I have chosen to upgrade to the T-Bone Racing (TBR) front bumper, I have found this to significantly increase the durability, the stock bumper will tend to snap front oval shaped mounting bracket which is not sold separately and while TEKNO offers a 50% warranty, TBR offers a lifetime warranty which they have honored for me personally.

Although I can use the kit provided M3x18 socket cap screws, I chose to add a little bling and went with M3x14 screws backed with red counter sinks so there are no exposed threads behind the shock tower, though you could get the same effect with a 3mm spacer.


I placed the unused kit parts in a separate bag for spares, I plan to order aluminum A and C blocks to upgrade later as well:

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I seen that you had asked about the fitment of the new EB48 2.0 gear boxes. That for sure would have been a great deal if one would have been able to use them. A SCT410.3 with quick access diffs...would have been a dream come true!
K Bag:

I will not be using the center/rear chassis braces in order to get more chassis flex which will improve traction, only drawback is that this will increase the chances of bending the center drive shaft if I take any nasty nose dives, I have also seen a guy shear the rear box completely off the chassis without the rear brace... it's a risk/reward thing, check your lap times to see if it's worth the risk!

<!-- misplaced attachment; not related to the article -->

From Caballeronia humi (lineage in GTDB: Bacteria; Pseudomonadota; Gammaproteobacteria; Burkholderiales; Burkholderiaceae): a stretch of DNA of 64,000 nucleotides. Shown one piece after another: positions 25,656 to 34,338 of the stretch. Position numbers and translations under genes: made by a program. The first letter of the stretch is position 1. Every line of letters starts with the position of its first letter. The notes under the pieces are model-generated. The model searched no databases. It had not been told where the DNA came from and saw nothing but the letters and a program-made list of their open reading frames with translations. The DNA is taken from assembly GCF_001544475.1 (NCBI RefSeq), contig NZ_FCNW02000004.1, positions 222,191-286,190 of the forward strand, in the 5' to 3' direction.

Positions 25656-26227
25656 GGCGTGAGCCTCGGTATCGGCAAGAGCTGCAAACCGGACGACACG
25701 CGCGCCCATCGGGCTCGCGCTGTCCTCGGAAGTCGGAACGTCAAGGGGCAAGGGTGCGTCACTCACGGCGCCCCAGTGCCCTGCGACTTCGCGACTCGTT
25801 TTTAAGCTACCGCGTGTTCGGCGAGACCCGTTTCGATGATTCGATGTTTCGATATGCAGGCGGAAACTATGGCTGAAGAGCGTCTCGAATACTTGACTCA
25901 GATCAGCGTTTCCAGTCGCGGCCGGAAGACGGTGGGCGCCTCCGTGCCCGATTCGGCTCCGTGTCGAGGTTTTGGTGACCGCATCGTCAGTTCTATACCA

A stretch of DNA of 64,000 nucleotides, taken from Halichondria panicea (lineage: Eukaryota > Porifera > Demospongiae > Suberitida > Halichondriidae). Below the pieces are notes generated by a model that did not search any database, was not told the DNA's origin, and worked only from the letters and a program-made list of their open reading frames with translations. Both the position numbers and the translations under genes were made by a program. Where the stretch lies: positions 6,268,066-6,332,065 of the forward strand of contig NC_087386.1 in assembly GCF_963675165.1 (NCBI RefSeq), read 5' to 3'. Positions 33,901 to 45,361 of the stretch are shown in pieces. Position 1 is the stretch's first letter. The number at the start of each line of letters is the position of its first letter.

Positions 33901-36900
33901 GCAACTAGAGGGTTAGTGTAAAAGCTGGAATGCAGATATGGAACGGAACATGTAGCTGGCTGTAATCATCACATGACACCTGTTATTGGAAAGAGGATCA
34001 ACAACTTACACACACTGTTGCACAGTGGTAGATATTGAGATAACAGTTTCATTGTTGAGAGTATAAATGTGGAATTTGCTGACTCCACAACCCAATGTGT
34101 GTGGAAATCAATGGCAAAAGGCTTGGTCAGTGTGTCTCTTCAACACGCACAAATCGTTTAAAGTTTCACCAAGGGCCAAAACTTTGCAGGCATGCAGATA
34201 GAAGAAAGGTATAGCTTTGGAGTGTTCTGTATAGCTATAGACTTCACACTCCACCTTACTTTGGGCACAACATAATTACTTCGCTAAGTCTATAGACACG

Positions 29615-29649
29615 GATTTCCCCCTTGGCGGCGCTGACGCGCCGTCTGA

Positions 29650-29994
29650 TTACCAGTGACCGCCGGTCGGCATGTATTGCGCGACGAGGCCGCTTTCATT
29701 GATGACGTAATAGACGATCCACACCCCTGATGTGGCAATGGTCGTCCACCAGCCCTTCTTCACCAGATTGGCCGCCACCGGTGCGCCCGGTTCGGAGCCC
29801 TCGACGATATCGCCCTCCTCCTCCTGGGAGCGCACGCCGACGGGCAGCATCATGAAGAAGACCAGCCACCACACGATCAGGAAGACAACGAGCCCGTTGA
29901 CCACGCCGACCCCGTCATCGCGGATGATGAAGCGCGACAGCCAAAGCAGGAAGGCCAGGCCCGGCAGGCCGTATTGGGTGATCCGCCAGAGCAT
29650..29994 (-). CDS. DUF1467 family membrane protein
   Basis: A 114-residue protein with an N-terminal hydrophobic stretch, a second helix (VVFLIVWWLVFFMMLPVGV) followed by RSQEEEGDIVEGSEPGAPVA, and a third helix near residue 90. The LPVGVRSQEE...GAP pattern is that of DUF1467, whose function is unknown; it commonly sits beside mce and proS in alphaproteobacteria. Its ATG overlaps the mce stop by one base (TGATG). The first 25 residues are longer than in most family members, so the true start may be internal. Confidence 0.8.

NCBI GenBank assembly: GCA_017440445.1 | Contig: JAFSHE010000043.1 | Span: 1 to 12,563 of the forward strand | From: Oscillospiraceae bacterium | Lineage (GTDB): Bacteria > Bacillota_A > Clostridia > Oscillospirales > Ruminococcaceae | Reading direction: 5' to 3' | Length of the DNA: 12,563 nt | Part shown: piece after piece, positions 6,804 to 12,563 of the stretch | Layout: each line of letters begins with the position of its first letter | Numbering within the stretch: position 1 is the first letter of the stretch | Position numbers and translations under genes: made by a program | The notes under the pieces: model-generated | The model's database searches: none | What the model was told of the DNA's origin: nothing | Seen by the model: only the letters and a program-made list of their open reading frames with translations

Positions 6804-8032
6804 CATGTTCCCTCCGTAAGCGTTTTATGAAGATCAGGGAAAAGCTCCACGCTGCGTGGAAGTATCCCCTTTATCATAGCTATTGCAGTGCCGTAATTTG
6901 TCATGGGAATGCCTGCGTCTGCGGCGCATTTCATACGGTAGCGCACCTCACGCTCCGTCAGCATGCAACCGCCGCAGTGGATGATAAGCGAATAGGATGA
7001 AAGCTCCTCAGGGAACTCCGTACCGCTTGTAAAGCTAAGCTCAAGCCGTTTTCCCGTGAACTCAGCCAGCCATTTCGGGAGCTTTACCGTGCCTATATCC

L Bag:

Freshly sharpened Side Cutters are a huge time saver in this step with tons of part tree pieces to remove, if you do it right you can remove each piece without having to file/sand any excess plastic at the cut line ;)

These side cutters are roughly 8 years old and have been used to assemble dozens of kits that I have built, they may last a lifetime if you use a dremel with a chainsaw sharpener bit to keep them fresh and sharp!


Another must for the multi-tool is to tightly grip the shock shafts when fastening the lock nut on the piston. I use an alcohol swab to clean the threads on both the nut and the shaft, then apply thread lock and I grip the multi-tool as hard as I can when tightening the nut, I have never lost a piston in the 8+ years I have been using this method to build my kits:

Using the skewer method as demonstrated with the diffs to assemble the shock cartridges, super easy and no mess!

Yes the multi-tool is used again for fastening the shock eyelets:

Multi-tool used to secure the shock when tightening the shock caps where I chose to go with an emulsion setup, I find it a lot easier to consistent rebuilds with emulsion:

I have decided to upgrade to the .4 shock mount screws (TKR1240), the silver screws are counter clockwise threads and need to be mounted on the front passenger side and rear driver side suspension arms, they make it very easy to remove shocks as they use the same 5.5mm hex so you don't need to swap bits ;)